By Nicholas Johnston
As we've covered extensively on the MessageLabs Intelligence blog, 419 or advance fee fraud scammers are skilled at using current events in their scams. In the past we've seen scams relating to earthquakes in Japan and Haiti, and scams relating to the recent unrest in Egypt and Libya.
We recently saw a 419 scam claiming to be from Christine Lagarde, the newly-appointed director of the IMF (International Monetary Fund). The scam follows the usual 419 or advance fee fraud pattern. The scammer claims to be Christine Lagarde, and is releasing all "intercepted consignments" in celebration of her appointment. The catch (or "Rule and Obligation", as the mail puts it) is that to get one of these mysterious consignments, you have to pay a fee of $45 to the IMF in Benin. Of course, this $45 will simply be the first of many increasingly-inventive fees and charges that the scammer demands.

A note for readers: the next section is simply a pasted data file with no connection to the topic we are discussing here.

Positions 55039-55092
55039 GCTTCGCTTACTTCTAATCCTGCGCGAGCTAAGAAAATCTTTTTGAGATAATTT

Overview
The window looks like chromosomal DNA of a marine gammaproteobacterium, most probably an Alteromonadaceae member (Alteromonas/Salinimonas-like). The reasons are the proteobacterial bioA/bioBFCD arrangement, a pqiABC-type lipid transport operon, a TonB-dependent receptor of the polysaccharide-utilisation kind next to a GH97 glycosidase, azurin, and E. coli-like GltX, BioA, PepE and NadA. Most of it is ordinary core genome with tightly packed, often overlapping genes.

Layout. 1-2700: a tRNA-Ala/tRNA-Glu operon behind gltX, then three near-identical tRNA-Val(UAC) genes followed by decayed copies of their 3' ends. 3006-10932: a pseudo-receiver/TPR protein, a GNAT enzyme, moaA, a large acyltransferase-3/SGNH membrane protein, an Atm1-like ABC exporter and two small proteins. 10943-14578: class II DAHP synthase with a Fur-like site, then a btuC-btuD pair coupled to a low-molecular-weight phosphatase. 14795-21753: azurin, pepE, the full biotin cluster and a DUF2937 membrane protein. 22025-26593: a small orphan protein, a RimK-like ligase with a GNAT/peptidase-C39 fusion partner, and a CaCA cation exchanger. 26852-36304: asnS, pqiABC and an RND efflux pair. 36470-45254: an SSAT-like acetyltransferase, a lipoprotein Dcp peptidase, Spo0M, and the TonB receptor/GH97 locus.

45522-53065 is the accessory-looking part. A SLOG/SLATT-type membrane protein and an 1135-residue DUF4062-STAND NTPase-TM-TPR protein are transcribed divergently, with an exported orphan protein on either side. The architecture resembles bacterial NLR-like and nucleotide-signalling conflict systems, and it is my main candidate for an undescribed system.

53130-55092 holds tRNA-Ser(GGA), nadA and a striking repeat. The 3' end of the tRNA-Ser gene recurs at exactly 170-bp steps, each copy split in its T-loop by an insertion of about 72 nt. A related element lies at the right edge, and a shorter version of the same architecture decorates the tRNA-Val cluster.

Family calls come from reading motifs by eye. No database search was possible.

The message was sent through a popular web-based email service from an IP address in Benin. It contains a skewed or distorted version of the IMF logo, and as usual for most 419 or advance fee fraud scams, looks amateurish and unprofessional:
We expect to see more 419 or advance fee fraud scams relating to current events in future.
To avoid falling victim to a 419 or advance fee fraud scam, remember that if an offer sounds too good to be true, it probably is. If you receive an email claiming you've won the lottery, if you haven't bought a ticket, then you haven't won.